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Press Release Date: October 26, 2007
The U.S. Department of Health and Human Services' (HHS) Agency for Healthcare Research and Quality (AHRQ) today released Adapting Community Call Centers for Crisis Support: A Model for Home-based Care and Monitoring, a new report that recommends expanding the capabilities of poison control centers, nurse advice lines, drug information centers and health agency hotlines to assist persons at home or in public shelters in the event of public health emergencies such as biological attacks or pandemic influenza.
The report and its four appendices include strategies for using these types of community call centers in the event of aerosol anthrax attacks or the outbreak of pandemic influenza, plague or food contamination.
"Community call centers have long been a credible source that people can turn to for health care information," said AHRQ Director Carolyn M. Clancy, M.D. "Leveraging these existing resources will allow clinics, outpatient departments and emergency departments to devote their attention to caring for those most in need of help."
"All public health emergencies begin at the local level," said HHS Assistant Secretary for Preparedness and Response RADM W. Craig Vanderwagen, M.D., whose office funded the report. "While preparedness is a process that is never completed, reports such as this demonstrate how we can continue to improve the community health services provided during emergencies."
The report was developed under contract by Denver Health, a member of the AHRQ-funded Accelerating Change and Transformation in Organizations and Networks (ACTION) project. Guidance was provided by a national advisory panel of experts in emergency call center services, public health and epidemiology, emergency preparedness planning, health informatics and other fields.
The strategies and tools are designed to help community call centers respond to callers concerned about their health risks; collect disease surveillance data; assist with sorting calls according to urgency and decision support for health concerns; assist with monitoring or contacting persons quarantined at home; help callers identify dispensed drugs, provide instructions on how to take them, and explain potential adverse reactions; and train health call center staff to identify callers who may benefit from referral to mental health care providers.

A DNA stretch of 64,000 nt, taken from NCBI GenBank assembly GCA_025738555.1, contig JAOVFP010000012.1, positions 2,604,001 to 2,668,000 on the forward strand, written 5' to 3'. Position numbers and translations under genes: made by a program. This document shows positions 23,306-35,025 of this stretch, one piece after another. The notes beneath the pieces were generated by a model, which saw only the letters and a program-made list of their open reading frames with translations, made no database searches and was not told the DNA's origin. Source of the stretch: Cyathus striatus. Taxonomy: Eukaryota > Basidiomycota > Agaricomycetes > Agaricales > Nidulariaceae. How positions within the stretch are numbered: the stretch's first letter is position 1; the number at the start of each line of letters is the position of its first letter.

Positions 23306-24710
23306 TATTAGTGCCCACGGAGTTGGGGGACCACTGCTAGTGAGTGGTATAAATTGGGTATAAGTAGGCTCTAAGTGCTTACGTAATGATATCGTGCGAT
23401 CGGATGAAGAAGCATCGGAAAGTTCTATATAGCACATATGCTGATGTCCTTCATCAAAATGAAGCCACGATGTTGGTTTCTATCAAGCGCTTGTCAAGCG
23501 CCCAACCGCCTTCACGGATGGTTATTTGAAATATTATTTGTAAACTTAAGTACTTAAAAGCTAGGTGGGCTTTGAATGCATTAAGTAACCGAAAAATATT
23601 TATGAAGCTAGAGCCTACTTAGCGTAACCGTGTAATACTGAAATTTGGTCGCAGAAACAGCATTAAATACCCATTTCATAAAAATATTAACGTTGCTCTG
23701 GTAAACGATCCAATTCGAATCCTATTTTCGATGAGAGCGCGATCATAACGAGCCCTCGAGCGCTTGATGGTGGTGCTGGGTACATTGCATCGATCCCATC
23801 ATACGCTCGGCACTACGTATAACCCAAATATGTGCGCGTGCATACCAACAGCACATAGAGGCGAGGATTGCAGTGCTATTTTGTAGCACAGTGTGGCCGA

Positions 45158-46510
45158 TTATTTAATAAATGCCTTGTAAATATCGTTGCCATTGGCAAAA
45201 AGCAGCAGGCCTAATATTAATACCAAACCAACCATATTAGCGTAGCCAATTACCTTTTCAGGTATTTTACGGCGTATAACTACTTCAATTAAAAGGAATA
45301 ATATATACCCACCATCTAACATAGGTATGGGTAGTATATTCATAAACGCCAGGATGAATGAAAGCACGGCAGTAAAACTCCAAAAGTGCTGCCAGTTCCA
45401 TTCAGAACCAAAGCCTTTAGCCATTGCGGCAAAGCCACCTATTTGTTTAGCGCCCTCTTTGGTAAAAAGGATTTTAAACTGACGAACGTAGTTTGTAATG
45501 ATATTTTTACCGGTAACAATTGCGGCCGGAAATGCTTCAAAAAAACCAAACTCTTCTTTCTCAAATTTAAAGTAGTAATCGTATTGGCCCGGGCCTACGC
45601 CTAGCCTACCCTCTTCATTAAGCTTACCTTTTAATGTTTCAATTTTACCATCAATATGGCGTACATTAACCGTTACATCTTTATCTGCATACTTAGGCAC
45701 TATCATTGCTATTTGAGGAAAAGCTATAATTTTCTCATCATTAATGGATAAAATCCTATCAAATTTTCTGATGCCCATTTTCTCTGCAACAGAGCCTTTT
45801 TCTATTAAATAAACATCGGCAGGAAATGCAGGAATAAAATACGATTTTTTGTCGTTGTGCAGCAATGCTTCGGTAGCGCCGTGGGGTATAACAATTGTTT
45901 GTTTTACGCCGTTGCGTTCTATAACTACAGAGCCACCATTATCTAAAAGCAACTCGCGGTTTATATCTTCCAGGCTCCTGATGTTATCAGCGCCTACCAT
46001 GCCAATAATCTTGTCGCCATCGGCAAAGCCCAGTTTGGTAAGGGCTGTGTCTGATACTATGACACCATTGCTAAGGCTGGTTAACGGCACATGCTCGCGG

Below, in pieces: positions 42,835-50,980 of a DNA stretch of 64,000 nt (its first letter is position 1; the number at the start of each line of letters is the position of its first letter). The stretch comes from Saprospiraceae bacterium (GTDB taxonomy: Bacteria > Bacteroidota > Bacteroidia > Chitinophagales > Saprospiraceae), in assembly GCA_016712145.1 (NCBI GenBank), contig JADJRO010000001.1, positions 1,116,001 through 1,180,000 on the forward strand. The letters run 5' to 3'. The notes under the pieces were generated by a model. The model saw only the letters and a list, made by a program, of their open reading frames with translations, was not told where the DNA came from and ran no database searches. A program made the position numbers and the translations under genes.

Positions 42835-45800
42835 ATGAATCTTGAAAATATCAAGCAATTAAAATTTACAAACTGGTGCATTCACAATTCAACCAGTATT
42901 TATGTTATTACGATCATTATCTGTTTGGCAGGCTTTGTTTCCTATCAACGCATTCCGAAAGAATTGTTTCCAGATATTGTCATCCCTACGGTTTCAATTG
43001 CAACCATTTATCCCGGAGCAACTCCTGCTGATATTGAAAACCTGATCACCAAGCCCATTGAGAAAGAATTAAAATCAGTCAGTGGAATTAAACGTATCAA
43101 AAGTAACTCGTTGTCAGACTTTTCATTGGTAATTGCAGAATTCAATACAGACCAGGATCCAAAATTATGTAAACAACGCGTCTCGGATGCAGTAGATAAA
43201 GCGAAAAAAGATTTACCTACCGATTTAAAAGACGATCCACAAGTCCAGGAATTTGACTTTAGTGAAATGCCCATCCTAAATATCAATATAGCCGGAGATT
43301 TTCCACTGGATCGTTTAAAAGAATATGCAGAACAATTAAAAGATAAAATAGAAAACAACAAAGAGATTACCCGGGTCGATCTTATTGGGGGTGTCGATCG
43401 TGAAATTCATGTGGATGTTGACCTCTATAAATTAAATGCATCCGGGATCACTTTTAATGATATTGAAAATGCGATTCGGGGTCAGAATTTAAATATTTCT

The appendices include a national planning scenario matrix that summarizes the 15 national planning scenarios developed by the U.S. Department of Homeland Security; an instructional document describing components of the HELP program, which is the operational platform of Denver Health's public health hotline; interactive response guidance for monitoring home-quarantined persons, identifying drugs and other needs; and information that call centers can use as part of a home management strategy for people with influenza.
Adapting Community Call Centers for Crisis Support: A Model for Home-based Care and Monitoring can be found online at http://www.ahrq.gov/prep/callcenters/. To order a printed copy, send an E-mail to email@example.com or call 1-800-358-9295.
AHRQ has funded more than 60 emergency preparedness-related studies, workshops, and conferences to help hospitals and health care systems prepare for public health emergencies. More information about these projects can be found online at http://www.ahrq.gov/prep/.
For more information, please contact AHRQ Public Affairs: (301) 427-1539 or (301) 427-1245.